More than R357m to improve water quality at recreational vleis over three years

08 May 2022 in Where We Govern

The City of Cape Town’s draft budget for the next three years aims to invest more than R300 million for remediation of three vleis and R57 million to assist with improving infrastructure-related water quality in our vleis. This investment is part of collective efforts towards reaching the City’s ambitious goal of becoming a water sensitive city.

Together, the draft budgets of the City’s Directorates for Water and Sanitation, and Spatial Planning and Environment, aim to improve water quality in our waterbodies and recreational vleis.

The Water and Sanitation Directorate has budgeted R57 million over three years for the following capital projects:

  • Bayside Canal upgrade

This includes increasing the capacity of the Bayside canal and constructing stormwater treatment ponds, which should help reduce stormwater pollution entering Rietvlei and the Table Bay Nature Reserve.

Increasing the capacity of the canal is needed to accommodate the increased stormwater runoff from the ongoing development of Parklands and Table View. This will help reduce flooding, which can impact sewer lines and pump stations.

The stormwater treatment ponds are designed to improve the quality of the urban storm water runoff in the canal before it enters Rietvlei.

  • Zandvlei Canal upgrade

This will include upgrades to the existing caisson walls protecting the Zandvlei mouth canal from collapse at the crossing with Royal Road. It also aims to protect the upstream embankment and the proposed redesign of the rubble weir, which controls the water level within Zandvlei for recreation, water quality and as a fish-breeding nursery. The Zandvlei mouth management plan, which is integral to the management of Zandvlei and immediate upstream developments (including Marina da Gama), will also be upgraded.

  • Sand/Langvlei Canal Wetland Rehabilitation (R152 000 is being spent on design and planning on this in this financial year)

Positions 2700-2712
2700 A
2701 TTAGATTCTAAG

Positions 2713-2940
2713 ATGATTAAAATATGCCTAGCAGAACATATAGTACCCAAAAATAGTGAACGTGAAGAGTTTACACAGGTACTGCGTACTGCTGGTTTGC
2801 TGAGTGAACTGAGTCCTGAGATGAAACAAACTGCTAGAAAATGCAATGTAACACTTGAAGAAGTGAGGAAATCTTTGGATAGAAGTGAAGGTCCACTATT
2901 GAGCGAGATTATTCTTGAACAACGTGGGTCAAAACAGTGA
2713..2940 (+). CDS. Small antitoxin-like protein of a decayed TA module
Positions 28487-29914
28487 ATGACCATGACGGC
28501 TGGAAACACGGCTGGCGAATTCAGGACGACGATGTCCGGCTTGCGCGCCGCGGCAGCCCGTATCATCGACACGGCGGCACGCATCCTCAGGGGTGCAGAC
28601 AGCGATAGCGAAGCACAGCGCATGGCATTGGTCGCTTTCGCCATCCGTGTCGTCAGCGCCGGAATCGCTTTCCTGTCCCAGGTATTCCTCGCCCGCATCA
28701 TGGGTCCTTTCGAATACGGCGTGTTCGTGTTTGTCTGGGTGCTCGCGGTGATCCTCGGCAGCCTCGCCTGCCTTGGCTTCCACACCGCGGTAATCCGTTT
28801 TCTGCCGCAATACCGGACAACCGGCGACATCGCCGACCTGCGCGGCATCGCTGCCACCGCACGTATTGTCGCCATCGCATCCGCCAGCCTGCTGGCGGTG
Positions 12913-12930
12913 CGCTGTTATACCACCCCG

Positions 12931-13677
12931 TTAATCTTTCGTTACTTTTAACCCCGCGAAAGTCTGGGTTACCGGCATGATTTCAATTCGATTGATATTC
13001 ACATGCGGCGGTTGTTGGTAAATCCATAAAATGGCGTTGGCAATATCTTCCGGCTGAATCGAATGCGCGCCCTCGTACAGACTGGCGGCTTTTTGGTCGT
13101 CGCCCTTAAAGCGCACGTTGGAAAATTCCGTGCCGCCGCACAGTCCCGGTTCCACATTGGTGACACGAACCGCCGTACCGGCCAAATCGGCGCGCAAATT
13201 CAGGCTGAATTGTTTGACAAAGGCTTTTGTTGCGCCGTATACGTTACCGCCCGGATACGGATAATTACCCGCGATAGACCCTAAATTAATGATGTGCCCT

This involves creating a wetland for the treatment of stormwater emanating predominantly from the Sand and Langevlei canal, which confluences at the area of the proposed wetland rehabilitation. This will include stormwater/flood attenuation, water quality treatment of the runoff through the wetland area, litter grids and additional amenity space for the local community.

The rehabilitation of the proposed extended wetland area will function to improve water quality as the rivers flow through the wetland before entering the upper reaches of Zandvlei. Litter grids will also trap the larger floating litter and heavier objects submerged within the canal before entering the wetland. These structures will then also be cleaned and litter removed, on a regular rolling cleaning programme.

Extensive public participation is also envisaged to make communities more aware of the impacts of dumping all types of waste into the Sand River catchment.

In addition to this, Spatial Planning and Environment Directorate plans to implement the following vlei rehabilitation initiatives over the next three years (R300m):

  • Weed harvesters will be procured for both the Zandvlei and Rietvlei waterbodies: The weed harvesters will assist in the management of aquatic plants. In the case of aquatic vegetation that responds to eutrophication of our urban systems through excessive growth, the weed harvester assists with the removal of these aquatic plants by harvesting them and the nutrients that they absorb. The removal of this vegetative matter therefore allows for the removal of these nutrients from the system in an attempt to restore some of the imbalances created by such pollution. The weed harvesters will also assist in aerating the water it moves through, thereby preventing algal blooms in some instances.